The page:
And, as I'm saying that, it bears saying, accepting that they have their beliefs that you don't agree with, that I don't agree with, isn't condoning them. There is a big difference there. Listen, I know it's challenging to accept that others are the way they are.
And finding your way into accepting that and not trying to change them, if they aren't open to changing, is a huge key to finding peace in your heart. And not taking things personally, that simply aren't about you.
And key to that, is accepting that feeling helpless to change others is a fact of all of our lives. This is another moment when befriending an emotion is so key. And it's a moment when a lot of resistance can come up, which is normal and natural, and does keep us spinning.
And when we aren't taking things personally, we can stand in our power. We can find our way into ventral vagal to speak our truth, to stay in our integrity. And to say; it didn't feel good when you said X,Y,Z, from our power and not from the collapsed energy of making whatever they did or said, about our core being.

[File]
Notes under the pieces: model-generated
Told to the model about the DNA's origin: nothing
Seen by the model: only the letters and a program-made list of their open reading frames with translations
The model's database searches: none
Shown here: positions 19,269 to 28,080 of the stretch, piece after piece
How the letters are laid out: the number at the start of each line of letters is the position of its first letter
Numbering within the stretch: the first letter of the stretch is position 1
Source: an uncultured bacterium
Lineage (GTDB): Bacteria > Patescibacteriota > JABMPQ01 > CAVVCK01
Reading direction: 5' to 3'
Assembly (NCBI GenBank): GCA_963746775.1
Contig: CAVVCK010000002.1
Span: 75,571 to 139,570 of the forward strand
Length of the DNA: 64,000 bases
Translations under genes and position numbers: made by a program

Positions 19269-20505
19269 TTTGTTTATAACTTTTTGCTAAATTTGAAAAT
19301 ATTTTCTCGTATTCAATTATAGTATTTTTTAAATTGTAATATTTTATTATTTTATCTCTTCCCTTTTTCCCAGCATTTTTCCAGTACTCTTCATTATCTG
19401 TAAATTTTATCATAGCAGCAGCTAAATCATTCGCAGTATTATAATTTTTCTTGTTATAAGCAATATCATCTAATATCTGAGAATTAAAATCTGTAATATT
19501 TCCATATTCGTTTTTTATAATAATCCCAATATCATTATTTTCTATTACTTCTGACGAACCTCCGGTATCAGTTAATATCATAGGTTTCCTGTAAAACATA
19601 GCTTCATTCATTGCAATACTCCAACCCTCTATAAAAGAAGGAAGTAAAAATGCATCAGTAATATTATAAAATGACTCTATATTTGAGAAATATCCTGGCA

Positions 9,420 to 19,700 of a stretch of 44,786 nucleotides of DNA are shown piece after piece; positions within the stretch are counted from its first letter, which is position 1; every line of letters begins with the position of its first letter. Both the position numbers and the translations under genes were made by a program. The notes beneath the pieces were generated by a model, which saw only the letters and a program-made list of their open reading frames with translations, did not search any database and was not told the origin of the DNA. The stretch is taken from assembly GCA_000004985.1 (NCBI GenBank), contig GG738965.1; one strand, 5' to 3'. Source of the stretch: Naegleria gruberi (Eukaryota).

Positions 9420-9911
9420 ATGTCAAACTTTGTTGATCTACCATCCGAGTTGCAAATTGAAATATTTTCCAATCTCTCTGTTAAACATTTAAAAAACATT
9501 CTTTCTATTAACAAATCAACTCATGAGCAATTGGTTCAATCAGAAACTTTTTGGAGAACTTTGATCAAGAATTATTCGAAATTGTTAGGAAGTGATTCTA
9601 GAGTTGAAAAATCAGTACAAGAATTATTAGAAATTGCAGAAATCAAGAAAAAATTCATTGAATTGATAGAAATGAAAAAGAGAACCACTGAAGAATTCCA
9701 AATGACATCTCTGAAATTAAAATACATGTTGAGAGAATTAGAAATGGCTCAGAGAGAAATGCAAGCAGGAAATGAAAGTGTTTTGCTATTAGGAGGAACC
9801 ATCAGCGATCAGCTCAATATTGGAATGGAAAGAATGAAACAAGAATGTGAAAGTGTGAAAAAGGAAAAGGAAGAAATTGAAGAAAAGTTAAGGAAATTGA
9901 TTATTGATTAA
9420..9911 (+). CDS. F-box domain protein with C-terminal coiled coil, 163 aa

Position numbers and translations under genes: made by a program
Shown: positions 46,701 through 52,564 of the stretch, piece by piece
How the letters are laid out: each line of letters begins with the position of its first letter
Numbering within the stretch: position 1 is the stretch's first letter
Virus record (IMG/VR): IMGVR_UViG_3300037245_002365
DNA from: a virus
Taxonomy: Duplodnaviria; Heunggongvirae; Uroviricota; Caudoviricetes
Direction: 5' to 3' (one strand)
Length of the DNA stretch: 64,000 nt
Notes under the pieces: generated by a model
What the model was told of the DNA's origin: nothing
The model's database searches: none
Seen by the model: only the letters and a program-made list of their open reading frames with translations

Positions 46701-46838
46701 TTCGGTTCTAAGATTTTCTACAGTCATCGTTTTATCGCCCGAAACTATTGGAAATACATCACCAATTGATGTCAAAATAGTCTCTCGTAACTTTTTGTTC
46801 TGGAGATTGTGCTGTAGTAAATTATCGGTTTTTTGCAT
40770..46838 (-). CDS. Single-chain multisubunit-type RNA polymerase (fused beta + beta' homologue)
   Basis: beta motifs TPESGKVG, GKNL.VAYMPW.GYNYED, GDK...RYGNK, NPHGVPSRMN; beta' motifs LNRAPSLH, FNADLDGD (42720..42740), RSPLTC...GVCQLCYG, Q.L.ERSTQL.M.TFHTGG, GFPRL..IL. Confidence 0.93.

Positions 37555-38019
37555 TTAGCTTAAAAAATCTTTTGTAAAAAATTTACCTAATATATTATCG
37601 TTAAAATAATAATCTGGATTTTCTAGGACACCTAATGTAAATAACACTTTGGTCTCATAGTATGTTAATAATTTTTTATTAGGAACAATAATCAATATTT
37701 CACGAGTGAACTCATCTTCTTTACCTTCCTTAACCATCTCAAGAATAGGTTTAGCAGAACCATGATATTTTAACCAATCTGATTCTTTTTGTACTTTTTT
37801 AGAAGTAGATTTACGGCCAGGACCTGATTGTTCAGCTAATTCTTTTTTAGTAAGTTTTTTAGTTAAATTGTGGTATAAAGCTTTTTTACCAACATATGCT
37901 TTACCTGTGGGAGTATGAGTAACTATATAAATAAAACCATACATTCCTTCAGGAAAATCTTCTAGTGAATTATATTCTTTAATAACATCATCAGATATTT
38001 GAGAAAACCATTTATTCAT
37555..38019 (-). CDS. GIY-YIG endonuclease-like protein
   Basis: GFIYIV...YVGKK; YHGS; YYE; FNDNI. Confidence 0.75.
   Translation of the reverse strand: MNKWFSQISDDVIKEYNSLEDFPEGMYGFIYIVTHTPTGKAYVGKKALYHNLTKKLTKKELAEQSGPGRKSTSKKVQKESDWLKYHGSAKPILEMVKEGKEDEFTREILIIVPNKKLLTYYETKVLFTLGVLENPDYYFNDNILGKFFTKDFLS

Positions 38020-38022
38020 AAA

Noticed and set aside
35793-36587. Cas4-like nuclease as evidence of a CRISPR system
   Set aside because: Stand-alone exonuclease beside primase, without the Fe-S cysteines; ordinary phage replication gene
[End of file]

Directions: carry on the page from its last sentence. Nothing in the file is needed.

Another reason why we take things personally, can be our socialization in the patriarchy. Many of us, particularly those who are socialized as women, are taught that being nice is the most important thing. To be the good girl, and to demure, to put others ahead of ourselves.
And when we grow up in a codependent family blueprint, all of that is multiplied. And we often learn to be passive in our communication, which we talked about, way back in the day, in Episodes 31, 32, and 33; All About Direct Communication. We learn to prioritize not upsetting others in this people-pleasing way, over getting what we want and need. Which reinforces the story in your mind and your body, that what you think and feel isn't as important as what other people think and feel.
See where I'm going here? If other people's opinions, their experiences, are the most important, of course, you take what they do and say personally, because their thoughts and feels are coded as more important than your own.